In Broadcast - CABSAT 2018 - 41
www.inbroadcast.com | CABSAT InShow Guide | 14 - 16 January 2018
Two Rows of Text How Difficult Can it Be?
Cavena subtitling solutions are modular and flexible, independent from
hardware different formats and outputs can easily be added...
ubtitling is usually two rows of
text with in and out timecodes.
The normal duration of subtitle text
is between one and eight seconds,
but, apart from correct spelling and
translation, do you know what is
perceived as a job well done with
regards to subtitling? It is actually 20%
fewer written words compared to a
direct translation, a compression of the
dialogue without losing information.
Preparation of subtitles is a craft
which takes years to learn, it includes
high level language skills and a good
eye for the in and out times of each
Cavena Managing Director Henrik
Moberg asks: "Are we as end-users
prepared to pay for the service of
high-quality subtitling? A big YES is
my answer - based on information
from operators there is nothing that
generates more complaints from
viewers, than missing or low-quality
subtitling. The viewer just does not
accept low-quality subtitling. The main
cost in subtitling is the man-hours to
prepare subtitles, not the technology."
After the preparation of the subtitle
files, two rows of text with timecode
and attributes, stored in an array of
different formats; 890, CIP, STL, PAC
and SRT to name a few. Normally
the broadcaster defines what format
to use and files are stored until
automated process. The equipment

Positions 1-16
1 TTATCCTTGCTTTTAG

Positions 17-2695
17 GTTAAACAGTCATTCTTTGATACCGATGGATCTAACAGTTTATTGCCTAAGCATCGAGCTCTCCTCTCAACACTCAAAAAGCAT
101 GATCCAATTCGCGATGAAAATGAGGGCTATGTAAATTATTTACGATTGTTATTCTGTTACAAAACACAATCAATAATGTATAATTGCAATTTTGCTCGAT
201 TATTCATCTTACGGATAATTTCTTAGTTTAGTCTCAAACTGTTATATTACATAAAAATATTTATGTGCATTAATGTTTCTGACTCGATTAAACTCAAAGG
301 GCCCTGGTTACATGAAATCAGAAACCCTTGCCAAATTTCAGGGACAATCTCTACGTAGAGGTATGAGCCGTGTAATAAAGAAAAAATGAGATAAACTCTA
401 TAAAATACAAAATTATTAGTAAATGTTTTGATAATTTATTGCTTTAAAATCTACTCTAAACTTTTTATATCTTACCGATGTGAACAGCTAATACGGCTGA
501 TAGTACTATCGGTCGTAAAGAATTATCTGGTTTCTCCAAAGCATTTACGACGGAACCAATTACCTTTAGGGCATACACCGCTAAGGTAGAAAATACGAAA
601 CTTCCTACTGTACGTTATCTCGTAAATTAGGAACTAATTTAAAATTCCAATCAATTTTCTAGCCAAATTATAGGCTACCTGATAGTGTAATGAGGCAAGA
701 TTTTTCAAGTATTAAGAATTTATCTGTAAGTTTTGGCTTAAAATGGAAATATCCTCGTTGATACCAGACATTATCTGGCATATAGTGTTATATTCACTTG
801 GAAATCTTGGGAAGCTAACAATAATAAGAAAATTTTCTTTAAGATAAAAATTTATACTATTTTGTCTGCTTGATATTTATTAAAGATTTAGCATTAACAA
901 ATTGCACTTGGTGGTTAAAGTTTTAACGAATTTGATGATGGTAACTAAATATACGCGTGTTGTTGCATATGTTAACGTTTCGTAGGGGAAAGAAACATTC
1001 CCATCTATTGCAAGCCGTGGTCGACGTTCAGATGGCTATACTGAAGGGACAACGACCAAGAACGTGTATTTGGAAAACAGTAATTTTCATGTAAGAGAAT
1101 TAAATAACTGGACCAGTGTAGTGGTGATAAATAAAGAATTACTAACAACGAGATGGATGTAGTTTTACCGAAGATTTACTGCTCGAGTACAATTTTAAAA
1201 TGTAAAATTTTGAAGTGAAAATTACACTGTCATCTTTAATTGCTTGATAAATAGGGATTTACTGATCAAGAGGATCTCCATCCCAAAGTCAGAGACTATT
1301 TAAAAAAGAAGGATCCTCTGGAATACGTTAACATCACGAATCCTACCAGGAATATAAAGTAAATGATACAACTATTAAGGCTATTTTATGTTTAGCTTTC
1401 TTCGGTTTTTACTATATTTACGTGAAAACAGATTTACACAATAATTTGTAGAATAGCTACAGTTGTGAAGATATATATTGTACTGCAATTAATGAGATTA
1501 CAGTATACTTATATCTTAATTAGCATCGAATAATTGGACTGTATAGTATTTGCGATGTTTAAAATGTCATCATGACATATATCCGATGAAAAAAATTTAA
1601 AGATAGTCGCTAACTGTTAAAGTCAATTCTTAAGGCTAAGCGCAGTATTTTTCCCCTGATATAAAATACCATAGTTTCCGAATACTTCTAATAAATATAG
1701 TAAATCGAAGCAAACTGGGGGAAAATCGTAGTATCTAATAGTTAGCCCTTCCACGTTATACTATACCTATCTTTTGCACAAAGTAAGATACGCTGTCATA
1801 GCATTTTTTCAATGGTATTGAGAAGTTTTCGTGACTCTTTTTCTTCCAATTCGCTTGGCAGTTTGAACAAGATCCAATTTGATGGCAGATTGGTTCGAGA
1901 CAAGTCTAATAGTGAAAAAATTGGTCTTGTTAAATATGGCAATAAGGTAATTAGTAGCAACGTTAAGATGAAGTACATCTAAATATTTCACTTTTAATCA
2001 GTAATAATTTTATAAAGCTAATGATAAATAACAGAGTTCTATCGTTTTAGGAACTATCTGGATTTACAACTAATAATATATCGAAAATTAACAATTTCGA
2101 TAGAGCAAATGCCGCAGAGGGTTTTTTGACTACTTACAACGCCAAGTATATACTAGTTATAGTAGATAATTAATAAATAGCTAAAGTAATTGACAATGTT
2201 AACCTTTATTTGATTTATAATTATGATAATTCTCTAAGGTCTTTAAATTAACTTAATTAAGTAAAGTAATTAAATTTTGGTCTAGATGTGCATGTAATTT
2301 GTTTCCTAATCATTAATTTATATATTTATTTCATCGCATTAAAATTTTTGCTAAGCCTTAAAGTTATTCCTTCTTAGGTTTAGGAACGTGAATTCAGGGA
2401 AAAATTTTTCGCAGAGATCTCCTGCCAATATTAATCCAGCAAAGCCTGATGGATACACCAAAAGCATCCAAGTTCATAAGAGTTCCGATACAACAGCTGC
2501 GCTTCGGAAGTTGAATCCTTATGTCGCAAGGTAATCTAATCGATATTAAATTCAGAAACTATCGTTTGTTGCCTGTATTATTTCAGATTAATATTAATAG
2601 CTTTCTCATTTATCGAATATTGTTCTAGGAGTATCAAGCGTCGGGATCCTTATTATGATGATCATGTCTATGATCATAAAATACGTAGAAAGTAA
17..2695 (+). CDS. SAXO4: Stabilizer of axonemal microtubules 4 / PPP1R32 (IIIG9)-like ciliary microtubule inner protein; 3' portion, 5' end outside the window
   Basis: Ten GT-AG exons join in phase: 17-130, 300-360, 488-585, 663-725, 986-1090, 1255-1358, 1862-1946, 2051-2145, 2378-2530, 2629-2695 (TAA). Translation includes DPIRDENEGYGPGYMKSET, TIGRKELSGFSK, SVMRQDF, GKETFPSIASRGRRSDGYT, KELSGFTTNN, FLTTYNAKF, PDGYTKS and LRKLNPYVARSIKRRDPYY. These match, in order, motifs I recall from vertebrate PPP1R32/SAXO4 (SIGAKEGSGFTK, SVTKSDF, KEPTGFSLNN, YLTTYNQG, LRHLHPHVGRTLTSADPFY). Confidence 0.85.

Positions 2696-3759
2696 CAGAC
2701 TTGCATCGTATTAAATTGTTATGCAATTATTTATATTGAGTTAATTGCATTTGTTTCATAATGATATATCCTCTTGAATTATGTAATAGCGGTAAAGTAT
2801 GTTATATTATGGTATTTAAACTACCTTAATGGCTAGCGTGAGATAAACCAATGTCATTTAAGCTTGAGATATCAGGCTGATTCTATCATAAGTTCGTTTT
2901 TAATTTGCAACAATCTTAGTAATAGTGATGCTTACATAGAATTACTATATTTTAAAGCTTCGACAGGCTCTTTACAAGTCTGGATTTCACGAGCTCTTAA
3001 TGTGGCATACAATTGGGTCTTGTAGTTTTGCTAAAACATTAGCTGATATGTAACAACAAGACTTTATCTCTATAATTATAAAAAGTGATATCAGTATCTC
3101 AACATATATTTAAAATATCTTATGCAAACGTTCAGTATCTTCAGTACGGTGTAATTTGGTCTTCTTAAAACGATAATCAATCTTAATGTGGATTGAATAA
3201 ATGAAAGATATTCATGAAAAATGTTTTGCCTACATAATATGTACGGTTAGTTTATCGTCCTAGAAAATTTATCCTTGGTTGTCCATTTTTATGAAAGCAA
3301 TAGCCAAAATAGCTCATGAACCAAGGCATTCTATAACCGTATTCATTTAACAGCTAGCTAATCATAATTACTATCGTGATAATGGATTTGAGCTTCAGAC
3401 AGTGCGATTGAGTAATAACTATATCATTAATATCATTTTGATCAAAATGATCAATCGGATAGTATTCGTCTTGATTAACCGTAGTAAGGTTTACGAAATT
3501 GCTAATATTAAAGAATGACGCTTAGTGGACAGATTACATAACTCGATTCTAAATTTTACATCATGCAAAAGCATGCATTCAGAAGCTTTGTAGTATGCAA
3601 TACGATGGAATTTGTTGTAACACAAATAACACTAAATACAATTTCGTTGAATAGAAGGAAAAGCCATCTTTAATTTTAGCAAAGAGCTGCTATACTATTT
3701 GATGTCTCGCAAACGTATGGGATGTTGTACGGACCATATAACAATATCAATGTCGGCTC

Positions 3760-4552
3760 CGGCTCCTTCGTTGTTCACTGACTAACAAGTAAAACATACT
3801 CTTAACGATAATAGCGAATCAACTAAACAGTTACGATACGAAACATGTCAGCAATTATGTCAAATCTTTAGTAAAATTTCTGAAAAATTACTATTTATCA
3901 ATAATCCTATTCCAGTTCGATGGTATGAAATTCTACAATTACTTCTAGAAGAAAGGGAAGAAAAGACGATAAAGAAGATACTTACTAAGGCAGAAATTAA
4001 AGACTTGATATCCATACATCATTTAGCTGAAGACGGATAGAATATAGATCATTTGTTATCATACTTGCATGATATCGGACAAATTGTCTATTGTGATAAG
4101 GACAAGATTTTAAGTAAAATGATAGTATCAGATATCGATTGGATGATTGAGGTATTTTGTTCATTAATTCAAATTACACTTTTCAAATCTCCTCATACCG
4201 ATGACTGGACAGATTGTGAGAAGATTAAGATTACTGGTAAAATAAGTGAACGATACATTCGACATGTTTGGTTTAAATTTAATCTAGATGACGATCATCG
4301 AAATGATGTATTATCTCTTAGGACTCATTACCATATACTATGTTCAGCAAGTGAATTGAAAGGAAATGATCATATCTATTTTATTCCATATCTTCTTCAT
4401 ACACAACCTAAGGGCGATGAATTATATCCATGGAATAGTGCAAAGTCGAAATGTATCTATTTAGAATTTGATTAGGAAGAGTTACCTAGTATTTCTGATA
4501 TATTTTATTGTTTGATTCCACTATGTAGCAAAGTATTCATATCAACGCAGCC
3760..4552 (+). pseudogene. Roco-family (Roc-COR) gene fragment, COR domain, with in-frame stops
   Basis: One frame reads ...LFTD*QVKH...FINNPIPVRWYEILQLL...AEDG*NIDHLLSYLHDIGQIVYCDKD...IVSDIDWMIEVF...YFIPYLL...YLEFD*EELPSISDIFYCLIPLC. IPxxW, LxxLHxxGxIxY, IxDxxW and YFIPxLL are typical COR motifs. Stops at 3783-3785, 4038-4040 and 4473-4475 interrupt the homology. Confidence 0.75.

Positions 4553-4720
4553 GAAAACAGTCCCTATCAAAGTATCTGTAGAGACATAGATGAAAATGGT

interfaces to broadcast station
planning and automation systems
to receive programme and trigger
information. The transmission units
synchronise the subtitles for playout
using the video playout timecode.
Subtitles are output in suitable formats
on the transmission platform.
For the end viewer it can be in the
format of open captions (OC), always
visible or closed captions (CC), which
gives visible or hidden subtitles.
There are examples of multi-national
operators in Asia transmitting eight
different subtitle languages for one
video, using the DVB standard.
Trends In Subtitling: More and
more transcoding is required, because
programmes are redistributed on
An example of transcoding can
be reading subtitles in VBI format
and instantaneously converting and
resending subtitles in DVB format, with
no dependence on timecode. Cavena's
flexible transmission solutions can
switch between timecoded subtitle file
playout and/or transcoding from one
subtitling format into another.
"Subtitling technology power houses
OOONA, Screen and Cavena have
partnered to revolutionise online
subtitle creation software," said
Cavena Managing Director Henrik Moberg
Moberg concludes: "Cavena has
been committed to delivering robust
subtitling solutions for over 25 years.
Two rows of text presented frame
accurately is not that difficult, for us.
Solving various customer workflows is
a fun challenge."